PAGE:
Flying the P-51 Mustang Ding Hao!, ace pilot Major James H. Howard defied all odds by defending the heavy bombers of the 401st Bomb Group from a swarm of Luftwaffe fighters. Andy Rooney went as far as saying that it was “the greatest fighter pilot story of World War II.”
A Tricky Situation
On January 11, 1944, approximately 140 B-17s from the 401st Bomber Group were in a desperate situation. Bf 109s, 110s, and FW 190s swarm all over the American planes.
To the Rescue
Not far off, 44 P-52 Mustangs led by Major James H. Howard race to the rescue. As the Luftwaffe fighters attack the bomber formation, Howard immediately went into the offensive and managed to shoot down a twin-engine Messerschmitt Bf 110 Zerstörer long-range fighter.
During the engagement, he was separated from his group but managed to climb up, rejoining the bombers.
One Man Air Force
Approximately thirty German fighters began attacking the formation, and Howard bravely (and single-handedly!) went after them.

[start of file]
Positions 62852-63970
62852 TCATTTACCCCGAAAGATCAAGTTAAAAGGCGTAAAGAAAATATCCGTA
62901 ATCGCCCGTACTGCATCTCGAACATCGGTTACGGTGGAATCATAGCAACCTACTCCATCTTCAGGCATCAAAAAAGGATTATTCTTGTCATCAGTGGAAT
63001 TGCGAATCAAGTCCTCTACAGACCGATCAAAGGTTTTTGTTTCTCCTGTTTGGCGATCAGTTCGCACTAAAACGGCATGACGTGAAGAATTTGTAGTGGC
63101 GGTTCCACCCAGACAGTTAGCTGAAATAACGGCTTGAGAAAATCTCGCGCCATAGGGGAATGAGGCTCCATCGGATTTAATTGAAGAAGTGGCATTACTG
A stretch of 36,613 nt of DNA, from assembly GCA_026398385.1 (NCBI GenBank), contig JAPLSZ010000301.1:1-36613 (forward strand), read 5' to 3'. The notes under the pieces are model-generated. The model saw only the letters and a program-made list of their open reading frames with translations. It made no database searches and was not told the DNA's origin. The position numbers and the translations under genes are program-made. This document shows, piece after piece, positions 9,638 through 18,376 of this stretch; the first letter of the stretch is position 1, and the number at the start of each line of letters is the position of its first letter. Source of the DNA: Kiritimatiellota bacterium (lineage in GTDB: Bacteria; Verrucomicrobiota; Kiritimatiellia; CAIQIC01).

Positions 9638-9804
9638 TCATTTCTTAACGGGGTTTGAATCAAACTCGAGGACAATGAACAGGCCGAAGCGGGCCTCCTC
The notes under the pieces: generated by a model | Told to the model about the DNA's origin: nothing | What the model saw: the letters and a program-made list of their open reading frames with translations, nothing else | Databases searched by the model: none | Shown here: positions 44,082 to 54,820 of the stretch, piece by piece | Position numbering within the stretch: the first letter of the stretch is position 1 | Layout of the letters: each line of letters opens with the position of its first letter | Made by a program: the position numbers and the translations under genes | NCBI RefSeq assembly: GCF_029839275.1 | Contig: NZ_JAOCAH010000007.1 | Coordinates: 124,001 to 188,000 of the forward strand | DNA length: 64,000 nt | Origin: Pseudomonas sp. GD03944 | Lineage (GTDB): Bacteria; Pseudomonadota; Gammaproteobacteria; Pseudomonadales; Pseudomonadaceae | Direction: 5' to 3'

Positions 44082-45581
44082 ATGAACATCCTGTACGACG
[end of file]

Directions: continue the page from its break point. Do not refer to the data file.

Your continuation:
He managed to take down two planes, shooting two more and damaging at least another two. He continued attacking even when he was low on fuel.
Greatest Fighter Pilot Story
Lt. Lieutenant Colonel Allison C. Brooks later recalled the incident, “For sheer determination and guts, it was the greatest exhibition I’ve ever seen. It was a case of one lone American against what seemed to be the entire Luftwaffe. (Howard) was all over the wing, across and around it.”
Medal of Honor
When Howard returned back to base, his Mustang returned only with a single bullet hole. He was later awarded the Medal of Honor and was the only fighter pilot in the European Theater to ever receive the award.